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A monologue from the play by Nandita Shenoy
SONYA (mid thirties)
Sonya has been hiding a secret from her new husband, Michael.
She hasn’t told him that her studio apartment in a Manhattan co-op is single occupancy only even though he has moved in with her because she doesn’t want to give up her washer/dryer.
However, Michael pushes Sonya too far on the topic of her beloved appliance and she tells her story.
You don’t understand my f***ing washer-dryer? Do you know how I bought this place? I had my face on the side of a Monistat box for three years!
Three years when my disembodied head sailed through the air on morning television extolling the virtues of a three-day suppository.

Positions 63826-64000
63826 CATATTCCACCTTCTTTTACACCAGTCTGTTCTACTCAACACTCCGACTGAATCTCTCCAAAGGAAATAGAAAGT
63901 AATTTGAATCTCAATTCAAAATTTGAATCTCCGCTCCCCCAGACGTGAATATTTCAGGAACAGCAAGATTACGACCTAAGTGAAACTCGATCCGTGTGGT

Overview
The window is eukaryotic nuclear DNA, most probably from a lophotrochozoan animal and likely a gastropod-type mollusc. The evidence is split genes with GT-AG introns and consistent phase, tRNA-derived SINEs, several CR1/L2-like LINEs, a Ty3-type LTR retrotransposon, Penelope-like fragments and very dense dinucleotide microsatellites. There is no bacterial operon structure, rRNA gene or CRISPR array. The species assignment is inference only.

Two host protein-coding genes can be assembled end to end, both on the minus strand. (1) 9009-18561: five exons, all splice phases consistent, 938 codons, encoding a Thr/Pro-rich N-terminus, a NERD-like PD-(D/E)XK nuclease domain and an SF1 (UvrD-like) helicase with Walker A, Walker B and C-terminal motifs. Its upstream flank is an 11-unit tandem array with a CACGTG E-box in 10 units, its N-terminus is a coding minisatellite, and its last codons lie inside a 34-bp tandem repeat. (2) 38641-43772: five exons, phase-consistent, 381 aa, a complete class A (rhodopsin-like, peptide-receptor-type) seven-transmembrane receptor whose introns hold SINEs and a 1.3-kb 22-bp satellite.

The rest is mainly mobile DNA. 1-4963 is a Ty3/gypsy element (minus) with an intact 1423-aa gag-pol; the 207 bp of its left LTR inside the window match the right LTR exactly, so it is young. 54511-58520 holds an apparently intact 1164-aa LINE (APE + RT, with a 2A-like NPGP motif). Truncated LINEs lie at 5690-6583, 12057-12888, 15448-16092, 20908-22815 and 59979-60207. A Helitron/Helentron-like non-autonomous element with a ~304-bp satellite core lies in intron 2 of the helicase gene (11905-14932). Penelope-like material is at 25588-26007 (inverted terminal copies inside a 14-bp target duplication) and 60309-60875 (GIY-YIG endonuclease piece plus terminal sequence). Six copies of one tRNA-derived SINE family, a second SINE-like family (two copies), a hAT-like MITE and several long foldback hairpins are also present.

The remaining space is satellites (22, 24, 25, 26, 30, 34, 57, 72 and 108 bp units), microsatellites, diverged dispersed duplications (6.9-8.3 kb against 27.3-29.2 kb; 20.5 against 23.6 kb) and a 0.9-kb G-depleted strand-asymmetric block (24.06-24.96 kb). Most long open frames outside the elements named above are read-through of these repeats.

Three years when at every party I went to someone would ask me if I was having that “not so fresh” feeling even though that is the line from a Summer’s Eve commercial and has nothing to do with Monistat at all.
But the money was good. It was so good that I didn’t care. And somewhere in my mind, a little voice said, “This might be as good as it gets.” So instead of going hog wild on residuals,
I saved it all up for a down payment on an apartment so that I could have a home, always. I looked at 42 apartments all by myself, made offers on four, but this is the only one that accepted.
The horrible board made me jump through all kinds of hoops with letters of reference and pages and pages of documents. They practically asked me for my first-born child. My face broke out from the stress.
But at the end of it all, single Indian actress me owned a small, very small, piece of real estate on the isle of Manhattan which contained the ultimate prize for any New York apartment hunter-a washer-dryer.
And even though it’s small and in a ridiculous building, this apartment is everything to me. It is the house that yeast built. And if you don’t understand that, Mr Momma’s Boy, then we should not be married at all.